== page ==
This article is part of a series where I'll be diving head first into the Advent of code 2021. I'll be documenting the challenge of solving such a puzzle and how I got to the answer. I want to prefix this by stating that I can't cheat for any of these challenges; with that, I mean I can't look up any other implementations online.

In this article I'll be solving: Advent of code 2021: Day #8.

A whale is giving our little submarine a bad time and while escaping, our four-digit seven segment display breaks down. The puzzle explains how to render the numbers and what exactly is wrong (see description by following the link, it’s quite a lot to chew on). The input we’ll be receiving looks like this:

```
cedgfb cdfbe gcdfa fbcad dab cefabd cdfgeb eafb cagedb ab | cdfeb fcadb cdfeb cdbaf
```

The first part of the code problem is simple enough, how many instances of `1`

, `4`

, `7`

and `8`

are in the final part, so after the `|`

.

Those are the numbers that can be formed with a unique length of letters (1 takes 2 letters, 4 takes 4 letters, 7 takes 3 letters and 8 takes 7 letters). Resolving this is fairly simple:

```
fn unique_segments(input: &Vec<&str>) -> u32 {
let valid_lengths = vec![2, 3, 4, 7];
let mut count = 0;
for measurement in input {
let parsed: Vec<&str> = measurement.split(" | ").collect();
let digits: Vec<&str> = parsed[1].split(" ").collect();
for d in &digits {
if valid_lengths.contains(&d.len()) {
count += 1
}
}
}
count
}
```

Through deduction, you can determine the layout of the broken seven segment display. In the example above, the puzzle reasons that it should return `deafgbc`

as the layout. With that, you can resolve that the digits behind the `|`

equal to 5353. The puzzle asks to take your input of 200 measurements and sum the 200 4-digit numbers behind the `|`

. The way I approached it is as follows:

- Make a list of all possible permutations of the group
`{a,b,c,d,e,f,g}`

. - Reduce that group down by testing if each possible number can be formed on the display.

If everything is okay, we should only get 1 valid permutation. The first thing I thought of was to assume the display is a single array, which looks like this:

```
0
1 2
3
4 5
6
```

To form a number on the display, these would be the sections:

```
const POS: &'static [&'static[usize]] = &[
&[0,1,2,4,5,6], // 0
&[2,5], // 1
&[0,2,3,4,6], // 2
&[0,2,3,5,6], // 3
&[1,2,3,5], // 4
&[0,1,3,5,6], // 5
&[0,1,3,4,5,6], // 6
&[0,2,5], // 7
&[0,1,2,3,4,5,6], // 8
&[0,1,2,3,5,6] // 9
];
```

We can use Heap’s algorithm (like we used in many Euler puzzles before) to generate all possible permutations of `{a,b,c,d,e,f,g}`

. The way to reduce them down is by using the `retain()`

-method on these permutations with a certain predicate. The way I test if a permutation is valid, is by doing:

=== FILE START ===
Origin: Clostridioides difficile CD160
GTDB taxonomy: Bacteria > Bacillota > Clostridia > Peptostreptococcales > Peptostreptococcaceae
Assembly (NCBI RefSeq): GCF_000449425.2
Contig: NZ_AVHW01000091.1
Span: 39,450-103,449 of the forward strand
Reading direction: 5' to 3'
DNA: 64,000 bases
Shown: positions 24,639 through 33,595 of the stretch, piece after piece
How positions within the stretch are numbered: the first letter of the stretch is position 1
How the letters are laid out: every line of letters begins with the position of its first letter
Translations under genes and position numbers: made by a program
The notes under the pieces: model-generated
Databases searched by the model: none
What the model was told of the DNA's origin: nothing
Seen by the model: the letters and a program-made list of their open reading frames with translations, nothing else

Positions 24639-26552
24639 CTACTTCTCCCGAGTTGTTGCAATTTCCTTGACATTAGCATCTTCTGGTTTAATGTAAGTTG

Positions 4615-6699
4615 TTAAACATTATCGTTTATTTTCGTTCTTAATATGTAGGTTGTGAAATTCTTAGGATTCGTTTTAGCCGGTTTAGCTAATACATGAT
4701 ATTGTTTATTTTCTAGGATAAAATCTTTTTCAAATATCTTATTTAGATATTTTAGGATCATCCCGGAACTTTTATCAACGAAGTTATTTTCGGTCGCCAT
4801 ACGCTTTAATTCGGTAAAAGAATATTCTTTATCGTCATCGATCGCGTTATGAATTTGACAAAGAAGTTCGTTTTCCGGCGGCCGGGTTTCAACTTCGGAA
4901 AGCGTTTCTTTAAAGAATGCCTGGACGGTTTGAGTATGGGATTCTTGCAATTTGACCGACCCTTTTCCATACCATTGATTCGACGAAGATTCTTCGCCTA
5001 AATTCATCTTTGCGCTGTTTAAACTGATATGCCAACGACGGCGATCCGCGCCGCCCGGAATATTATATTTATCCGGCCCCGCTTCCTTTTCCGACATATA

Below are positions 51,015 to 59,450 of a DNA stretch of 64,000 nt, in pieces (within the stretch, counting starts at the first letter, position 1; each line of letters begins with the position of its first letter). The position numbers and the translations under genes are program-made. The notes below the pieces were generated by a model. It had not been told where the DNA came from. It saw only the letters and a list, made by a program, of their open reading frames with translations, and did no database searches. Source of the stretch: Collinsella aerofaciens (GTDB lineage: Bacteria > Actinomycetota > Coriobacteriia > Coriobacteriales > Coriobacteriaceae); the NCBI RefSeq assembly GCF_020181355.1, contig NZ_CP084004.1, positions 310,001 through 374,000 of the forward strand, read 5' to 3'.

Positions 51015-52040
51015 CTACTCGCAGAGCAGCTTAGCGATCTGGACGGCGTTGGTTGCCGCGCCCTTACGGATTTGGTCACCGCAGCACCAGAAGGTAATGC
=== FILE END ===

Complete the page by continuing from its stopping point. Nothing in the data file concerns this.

```
fn valid_perm(chars: &Vec<char>, val: &str) -> bool {
let map: Vec<Vec<usize>> = vec![
vec![1],
vec![7],
vec![4],
vec![2,3,5],
vec![0,6,9],
];
let ind = val.len() - 2;
// in case an 8 is present
if ind == 5 {
return true
}
match map.get(ind) {
Some(positions) => {
positions.iter().any(|p| {
let perms = heap(POS[*p].to_vec());
perms.iter().any(|c| {
let string: String = c
.into_iter()
.map(|n| chars[*n])
.collect();
&string == val
})
})
},
None => false
}
}
```

It’s not the nicest looking method, but it gets me to the correct permutation. The reason I use `heap()`

again here, is because we can receive the “digits” in any possible order, and we need to be aware of that. Perhaps this can be done better with some sorting?

To parse the actual four-digit number:

```
for (i, d) in digits.iter().enumerate() {
let mut pos: Vec<usize> = d
.chars()
.map(|n| final_perm.iter().position(|t| *t == n).unwrap()).
collect();
pos.sort();
match POS.iter().position(|t| *t == pos) {
Some(n) => sum += (n as u64 * 10_u64.pow((3 - i) as u32)),
None => panic!("Also a bug")
}
}
```

… and solved! This one was rough for sure, but challenging enough. Got my 2 stars! ⭐️⭐️

The code for Part 1 can be heavily reduced, with some counts and folds here and there:

```
let valid_lengths = vec![2, 3, 4, 7];
input.iter().fold(0, |acc, measurement| {
let parsed: Vec<&str> = measurement.split(" | ").collect();
acc + parsed[1]
.split(" ")
.filter(|d| valid_lengths.contains(&d.len()))
.count()
})
```

The code for Part 2 is pretty poor, the performance is pretty bad, and I would like to see if this can be improved. The first thing I did notice while penning this problem down is that the position of the first letter in the display can be found by taking the letters from 7 and removing the letters from 1:

```
7:
A
B
C
1:
B
C
```

We know the top character will be `A`

. This will make my initial permutations count 6! (720) instead of 7! (5040).

Increase in performance:

```
Old situation 7!
cargo run 6.17s user 0.06s system 103% cpu 6.043 total
New situation 6!
cargo run 2.88s user 0.07s system 107% cpu 2.758 total
```

That’s almost twice as fast! The next bit to try is to see if I can get rid of the other `heap`

algorithm that’s now locked in the `valid_perm`

predicate. A part of me thinks that this can be solved by simply sorting the letters that we get, but another part thinks that this is not going to result in any correct answers. Luckily, we have tests, so we can figure out very quickly if this will work or not.

After some fiddling with `sort()`

, it turns out that `valid_perm`

can be written without the `heap`

-method! The speed increase is quite significant:

```
New situation 6! + sorting the chars in valid_perm()
cargo run 0.66s user 0.05s system 102% cpu 0.696 total
```

I’ll call this “performant enough”.

**
The full solution is available on
GitHub.
**